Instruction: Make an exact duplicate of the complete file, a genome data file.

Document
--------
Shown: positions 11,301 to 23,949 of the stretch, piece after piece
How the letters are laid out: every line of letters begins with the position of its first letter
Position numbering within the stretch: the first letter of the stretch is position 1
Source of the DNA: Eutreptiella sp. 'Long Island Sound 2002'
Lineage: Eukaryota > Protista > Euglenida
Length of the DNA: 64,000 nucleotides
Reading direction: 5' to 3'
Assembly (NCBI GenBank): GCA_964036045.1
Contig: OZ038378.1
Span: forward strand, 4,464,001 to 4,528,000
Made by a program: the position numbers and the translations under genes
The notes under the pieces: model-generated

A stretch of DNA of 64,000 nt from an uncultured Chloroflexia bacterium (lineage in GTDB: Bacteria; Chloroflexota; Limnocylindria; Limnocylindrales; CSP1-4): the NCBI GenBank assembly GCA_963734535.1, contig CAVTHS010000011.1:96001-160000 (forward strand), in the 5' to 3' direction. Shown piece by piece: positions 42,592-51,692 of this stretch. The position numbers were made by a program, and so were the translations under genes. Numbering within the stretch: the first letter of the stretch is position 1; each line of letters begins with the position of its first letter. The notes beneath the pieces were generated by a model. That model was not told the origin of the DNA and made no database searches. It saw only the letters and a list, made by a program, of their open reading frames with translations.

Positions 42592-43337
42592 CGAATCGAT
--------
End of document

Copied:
Shown: positions 11,301 to 23,949 of the stretch, piece after piece
How the letters are laid out: every line of letters begins with the position of its first letter
Position numbering within the stretch: the first letter of the stretch is position 1
Source of the DNA: Eutreptiella sp. 'Long Island Sound 2002'
Lineage: Eukaryota > Protista > Euglenida
Length of the DNA: 64,000 nucleotides
Reading direction: 5' to 3'
Assembly (NCBI GenBank): GCA_964036045.1
Contig: OZ038378.1
Span: forward strand, 4,464,001 to 4,528,000
Made by a program: the position numbers and the translations under genes
The notes under the pieces: model-generated

A stretch of DNA of 64,000 nt from an uncultured Chloroflexia bacterium (lineage in GTDB: Bacteria; Chloroflexota; Limnocylindria; Limnocylindrales; CSP1-4): the NCBI GenBank assembly GCA_963734535.1, contig CAVTHS010000011.1:96001-160000 (forward strand), in the 5' to 3' direction. Shown piece by piece: positions 42,592-51,692 of this stretch. The position numbers were made by a program, and so were the translations under genes. Numbering within the stretch: the first letter of the stretch is position 1; each line of letters begins with the position of its first letter. The notes beneath the pieces were generated by a model. That model was not told the origin of the DNA and made no database searches. It saw only the letters and a list, made by a program, of their open reading frames with translations.

Positions 42592-43337
42592 CGAATCGAT